The award for most contagious goes to…

Starting with an assumption that all cases in the last 2 weeks are contagious – we get these startling stats on which states have the most contagious populations. We hope this population (after all they have been tested postive), are self isolating – but there is also an unknown population of untested, asymptomatic people. Anyhow – knowing what we know, which is the number of new positive COVID tests over the last 2 weeks here’s what we get.

Now, some states have bigger populations than others; after all California is home to 40 million people. So lets adjust for that and look at all states on a per capita basis. Here’s what we get:

Arizona is the #1 state – per million of residents with the number of known cases, assumed to be contagious. South Carolina is #2, Arkansas #3, Alabama #4, Florida #5.

Lets expand this a bit – to identify the people who we assume to be ‘coping with covid’ – those who may, at some point, be in need of hospital care. If we assume that coping window to be approximately 1 month, we get the following CASELOAD stats – per million.

For states in the top of this leage table, the potential stress on the health care system are going to be very significant.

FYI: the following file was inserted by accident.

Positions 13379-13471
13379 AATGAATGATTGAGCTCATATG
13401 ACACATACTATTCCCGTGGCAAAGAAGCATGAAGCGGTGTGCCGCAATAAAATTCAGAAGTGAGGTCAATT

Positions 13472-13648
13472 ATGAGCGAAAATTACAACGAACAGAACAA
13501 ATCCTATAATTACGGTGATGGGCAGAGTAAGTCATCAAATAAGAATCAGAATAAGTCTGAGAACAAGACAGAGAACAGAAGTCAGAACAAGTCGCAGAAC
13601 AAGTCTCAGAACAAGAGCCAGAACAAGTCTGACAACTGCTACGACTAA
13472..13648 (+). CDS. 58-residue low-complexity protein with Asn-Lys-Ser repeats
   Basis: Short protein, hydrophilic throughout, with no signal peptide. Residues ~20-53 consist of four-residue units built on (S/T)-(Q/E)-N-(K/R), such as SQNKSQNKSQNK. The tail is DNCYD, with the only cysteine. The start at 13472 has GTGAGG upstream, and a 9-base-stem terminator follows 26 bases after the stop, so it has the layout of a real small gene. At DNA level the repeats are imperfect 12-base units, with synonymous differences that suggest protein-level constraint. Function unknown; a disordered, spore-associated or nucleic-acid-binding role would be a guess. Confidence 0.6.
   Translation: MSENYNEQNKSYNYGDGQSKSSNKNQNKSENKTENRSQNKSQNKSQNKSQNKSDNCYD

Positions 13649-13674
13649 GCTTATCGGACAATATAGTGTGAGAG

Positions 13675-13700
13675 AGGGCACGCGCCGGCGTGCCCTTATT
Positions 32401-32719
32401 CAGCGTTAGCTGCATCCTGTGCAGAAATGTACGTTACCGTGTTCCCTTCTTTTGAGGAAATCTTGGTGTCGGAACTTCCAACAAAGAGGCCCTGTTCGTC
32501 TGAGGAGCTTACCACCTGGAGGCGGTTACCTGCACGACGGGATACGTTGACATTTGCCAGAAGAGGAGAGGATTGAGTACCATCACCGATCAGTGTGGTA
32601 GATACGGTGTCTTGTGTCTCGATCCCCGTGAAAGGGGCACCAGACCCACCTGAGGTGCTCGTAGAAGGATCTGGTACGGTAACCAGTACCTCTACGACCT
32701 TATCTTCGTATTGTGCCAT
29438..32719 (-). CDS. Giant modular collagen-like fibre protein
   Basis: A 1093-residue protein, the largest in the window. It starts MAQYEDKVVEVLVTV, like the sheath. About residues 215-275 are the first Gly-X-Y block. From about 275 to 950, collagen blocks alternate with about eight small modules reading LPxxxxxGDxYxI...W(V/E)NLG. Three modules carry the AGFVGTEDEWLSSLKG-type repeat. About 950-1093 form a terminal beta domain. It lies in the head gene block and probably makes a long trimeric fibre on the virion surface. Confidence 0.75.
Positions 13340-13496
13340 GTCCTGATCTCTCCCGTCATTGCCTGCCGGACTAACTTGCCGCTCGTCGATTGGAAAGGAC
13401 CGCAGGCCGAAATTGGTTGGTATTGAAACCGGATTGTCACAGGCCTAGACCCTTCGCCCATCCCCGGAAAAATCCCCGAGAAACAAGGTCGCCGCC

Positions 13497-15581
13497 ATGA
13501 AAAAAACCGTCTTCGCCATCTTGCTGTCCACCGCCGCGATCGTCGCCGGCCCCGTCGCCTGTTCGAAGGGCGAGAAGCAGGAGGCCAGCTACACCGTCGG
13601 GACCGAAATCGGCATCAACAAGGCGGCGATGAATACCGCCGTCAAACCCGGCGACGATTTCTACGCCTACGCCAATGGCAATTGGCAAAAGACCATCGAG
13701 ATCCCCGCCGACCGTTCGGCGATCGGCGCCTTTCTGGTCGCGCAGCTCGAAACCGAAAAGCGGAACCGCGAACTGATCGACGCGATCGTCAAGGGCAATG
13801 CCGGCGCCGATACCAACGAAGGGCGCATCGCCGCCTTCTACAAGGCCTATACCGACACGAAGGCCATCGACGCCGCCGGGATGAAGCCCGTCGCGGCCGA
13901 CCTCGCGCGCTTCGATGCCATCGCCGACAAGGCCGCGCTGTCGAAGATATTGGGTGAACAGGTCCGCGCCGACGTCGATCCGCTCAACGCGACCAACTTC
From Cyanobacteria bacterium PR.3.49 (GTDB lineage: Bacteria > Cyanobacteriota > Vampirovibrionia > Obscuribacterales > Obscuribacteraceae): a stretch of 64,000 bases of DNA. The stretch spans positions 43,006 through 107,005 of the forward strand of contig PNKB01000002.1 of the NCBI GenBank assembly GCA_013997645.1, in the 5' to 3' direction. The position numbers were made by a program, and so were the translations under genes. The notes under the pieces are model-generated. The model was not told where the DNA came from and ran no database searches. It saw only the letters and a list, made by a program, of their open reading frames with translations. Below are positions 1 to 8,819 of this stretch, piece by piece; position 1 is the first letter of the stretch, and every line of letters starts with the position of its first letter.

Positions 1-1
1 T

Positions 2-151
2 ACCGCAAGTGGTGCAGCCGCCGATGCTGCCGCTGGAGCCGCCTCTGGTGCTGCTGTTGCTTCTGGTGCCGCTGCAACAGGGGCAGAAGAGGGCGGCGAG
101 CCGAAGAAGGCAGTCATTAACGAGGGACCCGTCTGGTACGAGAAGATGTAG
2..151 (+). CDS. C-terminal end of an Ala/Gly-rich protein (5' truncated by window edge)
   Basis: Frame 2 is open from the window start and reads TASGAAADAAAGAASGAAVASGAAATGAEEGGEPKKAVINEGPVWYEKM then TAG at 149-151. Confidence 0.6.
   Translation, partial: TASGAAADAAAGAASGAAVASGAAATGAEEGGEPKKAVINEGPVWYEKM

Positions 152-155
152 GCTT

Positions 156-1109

Recall my earlier post on the high bar set by Vermont. Vermont is using a caseload measurement to determine who is allowed to visit. A sensible measure to prevent Vermont’s numbers from skewing higher. Take a look at where Vermont sits, basically 49 out of 51 states (including Washington DC – which I know is not a state).

How did Arizona, and many of these states get so bad, so quickly? The answer has to be some very poor decisions by individuals and leaders. COVID is making us realize that we cannot assume our fellow citizens will act sensibly and rationally. That’s so disappointing.

In a few weeks time we’ll see how today’s caseload numbers translate into fatalities. If past trends hold, then expect very significant fatalities. I would not at all be surprised with possibly around 8 – 12 fatalities per person per day in the next few weeks in Arizona.

Up until Memorial day, Arizona was trending at about 45 new cases per day per million people – with a fatality rate of about 1.7 fatalities per day per million people and improving steadily.

In a little less than 1 month, new cases are now 8x higher at 360 per day, per million people. Fatality levels have already increased again to 3 fatalities per million per day and are on the rise.

We have to unpick the decisions taken in Arizona around Memorial Day and learn these lessons to apply to the next crisis.

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